But given my experience as a practitioner and a health coach, I will warn you that you should not overly rely on medications alone to control blood sugar. I’ve heard this before, that people feel like they are taking a magic pill and that they don’t need to change their lifestyle. Just like any medication, you can build tolerance to the point where the medication becomes less effective or non-effective over time; and most medications have symptoms especially when you take larger doses. Before making any changes to your medications, please consult a doctor.
Importantly, make sure that you overhaul your lifestyle immediately and take massive action to change your life. If you are pre-diabetic or diabetic, this is an emergency and you must take action and fundamentally change your lifestyle. Understand that your body is malfunctioning at a high level and only massive action will change your health and your life.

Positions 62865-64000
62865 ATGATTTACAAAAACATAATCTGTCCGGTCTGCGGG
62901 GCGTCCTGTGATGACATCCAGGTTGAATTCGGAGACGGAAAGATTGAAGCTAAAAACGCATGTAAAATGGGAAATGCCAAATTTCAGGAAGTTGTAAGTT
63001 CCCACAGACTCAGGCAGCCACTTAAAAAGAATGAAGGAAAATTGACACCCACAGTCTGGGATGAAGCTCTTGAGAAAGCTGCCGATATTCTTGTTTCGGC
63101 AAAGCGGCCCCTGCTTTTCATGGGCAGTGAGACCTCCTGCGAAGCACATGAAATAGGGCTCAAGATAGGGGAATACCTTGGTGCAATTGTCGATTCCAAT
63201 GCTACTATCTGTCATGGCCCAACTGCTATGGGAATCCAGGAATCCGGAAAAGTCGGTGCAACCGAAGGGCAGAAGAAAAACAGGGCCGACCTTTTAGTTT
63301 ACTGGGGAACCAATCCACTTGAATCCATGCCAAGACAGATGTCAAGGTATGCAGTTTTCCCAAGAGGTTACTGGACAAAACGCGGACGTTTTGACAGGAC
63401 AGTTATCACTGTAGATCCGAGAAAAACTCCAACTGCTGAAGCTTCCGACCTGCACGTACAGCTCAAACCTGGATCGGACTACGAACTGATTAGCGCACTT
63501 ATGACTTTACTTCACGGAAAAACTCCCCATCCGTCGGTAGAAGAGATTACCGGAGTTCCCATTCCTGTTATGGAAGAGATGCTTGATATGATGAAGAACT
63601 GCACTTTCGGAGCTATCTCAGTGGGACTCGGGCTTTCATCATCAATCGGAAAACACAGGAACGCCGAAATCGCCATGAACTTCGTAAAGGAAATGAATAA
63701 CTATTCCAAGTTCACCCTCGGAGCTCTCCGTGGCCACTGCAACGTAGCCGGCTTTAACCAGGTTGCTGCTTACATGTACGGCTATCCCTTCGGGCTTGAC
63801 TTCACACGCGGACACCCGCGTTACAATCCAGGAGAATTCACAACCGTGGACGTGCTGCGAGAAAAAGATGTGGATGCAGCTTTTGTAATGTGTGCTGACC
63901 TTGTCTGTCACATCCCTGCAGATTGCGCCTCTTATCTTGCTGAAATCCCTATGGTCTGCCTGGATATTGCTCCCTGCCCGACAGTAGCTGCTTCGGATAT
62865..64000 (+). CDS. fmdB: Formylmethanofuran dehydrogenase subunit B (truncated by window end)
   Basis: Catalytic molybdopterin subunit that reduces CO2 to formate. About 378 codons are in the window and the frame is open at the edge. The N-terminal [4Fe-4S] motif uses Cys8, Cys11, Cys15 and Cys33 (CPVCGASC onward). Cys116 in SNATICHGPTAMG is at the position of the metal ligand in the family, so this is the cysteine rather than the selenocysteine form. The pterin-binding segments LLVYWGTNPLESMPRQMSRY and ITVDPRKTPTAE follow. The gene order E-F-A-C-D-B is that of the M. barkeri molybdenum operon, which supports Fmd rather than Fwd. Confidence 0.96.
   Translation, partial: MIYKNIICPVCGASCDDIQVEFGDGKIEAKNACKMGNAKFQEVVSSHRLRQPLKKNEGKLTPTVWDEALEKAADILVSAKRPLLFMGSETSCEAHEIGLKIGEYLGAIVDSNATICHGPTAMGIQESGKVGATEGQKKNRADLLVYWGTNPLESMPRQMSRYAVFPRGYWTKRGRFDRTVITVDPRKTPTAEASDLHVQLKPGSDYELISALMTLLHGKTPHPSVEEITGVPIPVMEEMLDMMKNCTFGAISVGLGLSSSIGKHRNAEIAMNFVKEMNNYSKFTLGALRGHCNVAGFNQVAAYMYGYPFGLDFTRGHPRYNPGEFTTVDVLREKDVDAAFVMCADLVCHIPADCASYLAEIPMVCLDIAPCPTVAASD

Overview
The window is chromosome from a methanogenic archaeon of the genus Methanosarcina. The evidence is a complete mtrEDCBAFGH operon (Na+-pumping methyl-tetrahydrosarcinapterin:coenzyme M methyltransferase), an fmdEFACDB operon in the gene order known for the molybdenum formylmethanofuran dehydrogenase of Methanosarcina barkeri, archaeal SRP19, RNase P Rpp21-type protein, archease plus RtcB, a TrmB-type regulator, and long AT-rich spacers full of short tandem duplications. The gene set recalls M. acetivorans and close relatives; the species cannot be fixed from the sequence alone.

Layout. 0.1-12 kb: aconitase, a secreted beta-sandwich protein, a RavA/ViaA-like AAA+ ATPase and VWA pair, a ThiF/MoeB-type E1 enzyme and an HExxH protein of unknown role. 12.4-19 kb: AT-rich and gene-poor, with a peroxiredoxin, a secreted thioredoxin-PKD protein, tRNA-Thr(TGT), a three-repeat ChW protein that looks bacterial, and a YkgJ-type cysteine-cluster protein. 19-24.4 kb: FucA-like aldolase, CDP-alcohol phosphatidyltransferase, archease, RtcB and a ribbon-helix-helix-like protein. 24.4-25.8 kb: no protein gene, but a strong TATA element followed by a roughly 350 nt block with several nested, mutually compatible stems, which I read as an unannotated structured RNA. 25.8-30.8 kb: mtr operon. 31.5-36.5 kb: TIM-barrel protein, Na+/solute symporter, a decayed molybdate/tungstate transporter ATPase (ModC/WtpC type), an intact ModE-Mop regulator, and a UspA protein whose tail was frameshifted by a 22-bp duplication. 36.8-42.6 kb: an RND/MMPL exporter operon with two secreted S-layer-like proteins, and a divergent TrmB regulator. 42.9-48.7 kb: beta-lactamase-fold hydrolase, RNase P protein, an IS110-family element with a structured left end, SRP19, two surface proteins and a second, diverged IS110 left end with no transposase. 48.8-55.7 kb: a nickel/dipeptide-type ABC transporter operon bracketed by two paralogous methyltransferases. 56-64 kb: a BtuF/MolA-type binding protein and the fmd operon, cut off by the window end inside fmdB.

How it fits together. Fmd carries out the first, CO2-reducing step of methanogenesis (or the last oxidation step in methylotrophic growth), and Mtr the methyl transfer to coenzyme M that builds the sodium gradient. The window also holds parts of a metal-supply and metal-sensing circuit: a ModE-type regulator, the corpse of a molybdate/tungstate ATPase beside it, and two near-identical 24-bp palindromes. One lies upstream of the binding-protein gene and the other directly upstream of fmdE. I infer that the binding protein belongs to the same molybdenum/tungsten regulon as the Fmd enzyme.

Foods For Insulin Resistance
- Non-starchy vegetables such as broccoli, and dark leafy greens
- Citrus fruits such as lemons and oranges
- Protein-rich foods including lean meats and fish (preferably with high omega-3) like salmon and sardines
- High Fiber Diet – 30 to 35 plus grams for women and 40 to 55 plus grams for men
See my free free grocery list to further help improve blood sugar and insulin resistance.
Belly Fat – The Unhealthy Truth
Two types of belly fat that accumulate in the abdominal area are subcutaneous and abdominal, or visceral fat which is a critical player in many health issues such as cardiovascular disease, diabetes, and metabolic ailments.
- Subcutaneous Fat – This is the fat you can pinch around the waist area which can be difficult to lose but is not as much of a health threat as its counterpart.